“I desire you to see Mrs. Stewart once again, and tell her, that in the letter-case was a letter relating to me, for which I

Letter to the People of Scotland on the present State of the Nation. I sent it to Mr. Pitt, with a letter, in which I thus expressed myself :“My principles may appear to you too monarchical; but I know and am persuaded they are not inconsistent with the true principles of liberty. Be this as it may, you, Sir, are now the prime minister, called by the sovereign to maintain the rights of the crown, as well as those of the people, against a violent faction. As such, you are entitled to the warmest support of every good subject in every department.” He answered, “I am extremely obliged to you for the sentiments you do me the honour to express, and have observed with great pleasure the zealous and able support given to the CAUSE OF THE PUBLIC in the work you were so good to transmit to nie.'

will give her, if she is willing to give it me, another guinea, The letter is of consequence only to me. I am, dear Sir, &c.,

“Sam. Johnson."

In consequence of Johnson's request that I should ask our physicians about his case, and desire Sir Alexander Dick to send his opinion, I transmitted him a letter from that very amiable baronet, then in his eighty-first year, with his faculties as entire as ever, and mentioned his expressions to me in the note accompanying it,—“ With my most affectionate wishes for Dr. Johnson's recovery, in which his friends, his country, and all mankind have so deep a stake;" and at the same time a full opinion upon his case by Dr. Gillespie, who, like Dr. Cullen, had the advantage of having passed through the gradations of surgery and pharmacy, and by study and practice had attained to such skill, that my father settled on him two hundred pounds a year for five years, and fifty pounds a year during his life, as an honorarium to secure his particular attendance. The opinion was conveyed in a letter to me, beginning, “I am sincerely sorry for the bad state of health your very learned and illustrious friend, Dr. Johnson, labours under at present."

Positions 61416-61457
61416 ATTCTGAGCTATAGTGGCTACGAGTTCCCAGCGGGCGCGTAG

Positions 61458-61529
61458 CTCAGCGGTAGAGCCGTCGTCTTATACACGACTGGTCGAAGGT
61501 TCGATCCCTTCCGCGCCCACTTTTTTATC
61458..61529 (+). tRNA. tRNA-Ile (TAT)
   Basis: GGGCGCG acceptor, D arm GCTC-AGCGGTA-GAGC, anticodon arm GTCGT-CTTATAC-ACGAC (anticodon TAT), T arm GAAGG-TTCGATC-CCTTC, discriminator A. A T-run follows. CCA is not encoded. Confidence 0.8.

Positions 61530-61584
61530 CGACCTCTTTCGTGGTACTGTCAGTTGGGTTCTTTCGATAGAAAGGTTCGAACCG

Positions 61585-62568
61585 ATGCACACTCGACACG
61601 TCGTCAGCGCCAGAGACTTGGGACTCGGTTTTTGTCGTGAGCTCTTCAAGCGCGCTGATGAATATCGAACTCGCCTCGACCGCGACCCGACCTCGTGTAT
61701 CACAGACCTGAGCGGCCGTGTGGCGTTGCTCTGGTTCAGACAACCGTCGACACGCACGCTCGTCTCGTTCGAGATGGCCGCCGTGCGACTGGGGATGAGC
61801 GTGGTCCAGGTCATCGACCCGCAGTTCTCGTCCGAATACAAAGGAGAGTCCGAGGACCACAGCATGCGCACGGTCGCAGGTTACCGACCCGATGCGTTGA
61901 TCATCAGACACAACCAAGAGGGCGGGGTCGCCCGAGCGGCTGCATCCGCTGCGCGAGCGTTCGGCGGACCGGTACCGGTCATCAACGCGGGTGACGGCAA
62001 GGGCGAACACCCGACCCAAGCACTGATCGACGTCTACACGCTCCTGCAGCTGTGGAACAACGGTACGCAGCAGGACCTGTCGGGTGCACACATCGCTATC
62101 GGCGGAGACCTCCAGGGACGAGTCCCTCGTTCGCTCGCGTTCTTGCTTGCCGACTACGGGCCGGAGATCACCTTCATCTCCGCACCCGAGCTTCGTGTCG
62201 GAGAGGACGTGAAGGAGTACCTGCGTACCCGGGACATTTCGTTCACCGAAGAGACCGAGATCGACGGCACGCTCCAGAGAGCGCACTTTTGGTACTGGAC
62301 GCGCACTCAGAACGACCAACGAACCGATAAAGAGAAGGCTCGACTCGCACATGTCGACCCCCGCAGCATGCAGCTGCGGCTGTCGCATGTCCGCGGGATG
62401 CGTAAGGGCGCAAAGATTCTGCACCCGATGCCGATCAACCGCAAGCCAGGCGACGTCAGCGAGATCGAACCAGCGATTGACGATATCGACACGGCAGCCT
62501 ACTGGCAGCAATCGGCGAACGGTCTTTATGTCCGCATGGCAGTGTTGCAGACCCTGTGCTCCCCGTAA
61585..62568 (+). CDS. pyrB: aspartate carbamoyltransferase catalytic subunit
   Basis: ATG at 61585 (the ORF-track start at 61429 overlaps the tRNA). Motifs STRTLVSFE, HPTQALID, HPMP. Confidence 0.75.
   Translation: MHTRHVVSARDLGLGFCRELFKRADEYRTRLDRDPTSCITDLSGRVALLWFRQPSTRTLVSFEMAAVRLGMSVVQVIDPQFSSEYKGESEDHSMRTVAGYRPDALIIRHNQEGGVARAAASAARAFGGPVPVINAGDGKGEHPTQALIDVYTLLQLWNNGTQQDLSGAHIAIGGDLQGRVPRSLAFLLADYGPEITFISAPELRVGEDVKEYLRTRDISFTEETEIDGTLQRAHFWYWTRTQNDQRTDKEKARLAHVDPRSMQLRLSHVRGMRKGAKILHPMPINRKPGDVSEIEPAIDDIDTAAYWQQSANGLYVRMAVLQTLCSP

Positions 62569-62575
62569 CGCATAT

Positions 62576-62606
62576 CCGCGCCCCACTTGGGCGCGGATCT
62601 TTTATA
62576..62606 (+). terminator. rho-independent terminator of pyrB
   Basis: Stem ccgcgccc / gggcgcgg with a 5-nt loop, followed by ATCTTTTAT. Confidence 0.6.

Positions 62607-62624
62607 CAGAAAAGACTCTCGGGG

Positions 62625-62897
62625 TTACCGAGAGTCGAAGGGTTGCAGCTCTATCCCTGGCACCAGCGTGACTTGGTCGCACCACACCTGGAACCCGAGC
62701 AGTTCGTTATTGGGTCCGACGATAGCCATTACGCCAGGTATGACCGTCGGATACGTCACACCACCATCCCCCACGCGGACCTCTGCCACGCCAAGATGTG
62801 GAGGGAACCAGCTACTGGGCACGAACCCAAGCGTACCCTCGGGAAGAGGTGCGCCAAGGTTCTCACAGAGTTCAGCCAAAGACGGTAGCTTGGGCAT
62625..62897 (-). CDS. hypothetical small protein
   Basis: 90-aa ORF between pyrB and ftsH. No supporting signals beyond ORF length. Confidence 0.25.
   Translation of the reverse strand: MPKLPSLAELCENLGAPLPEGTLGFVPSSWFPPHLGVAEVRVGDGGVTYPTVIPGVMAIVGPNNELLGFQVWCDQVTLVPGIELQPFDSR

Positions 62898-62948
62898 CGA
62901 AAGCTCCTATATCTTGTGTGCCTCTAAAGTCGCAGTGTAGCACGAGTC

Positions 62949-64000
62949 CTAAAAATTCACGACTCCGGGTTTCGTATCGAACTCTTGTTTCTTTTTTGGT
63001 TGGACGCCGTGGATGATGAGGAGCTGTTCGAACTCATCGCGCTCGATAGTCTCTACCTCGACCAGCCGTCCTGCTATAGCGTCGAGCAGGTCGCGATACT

“ London, March 2, 1784. “DEAR SIR,

“Presently after I had sent away my last letter, I received your kind medical packet. I am very much obliged both to you and to your physicians for your kind attention to my disease. Dr. Gillespie has sent me an excellent consilium medicum, all solid practical experimental knowledge. I am at present, in the opinion of my physicians (Dr. Heberden and Dr. Brocklesby), as well as my own, going on very hopefully. I have just begun to take vinegar of squills. The powder hurt my stomach so much that it could not be continued.

“Return Sir Alexander Dick my sincere thanks for his kind letter; and bring with you the rhubarb ? which he so tenderly

1 From his garden at Preston field, where he cultivated that plant with such success, that he was presented with a gold medal by the Society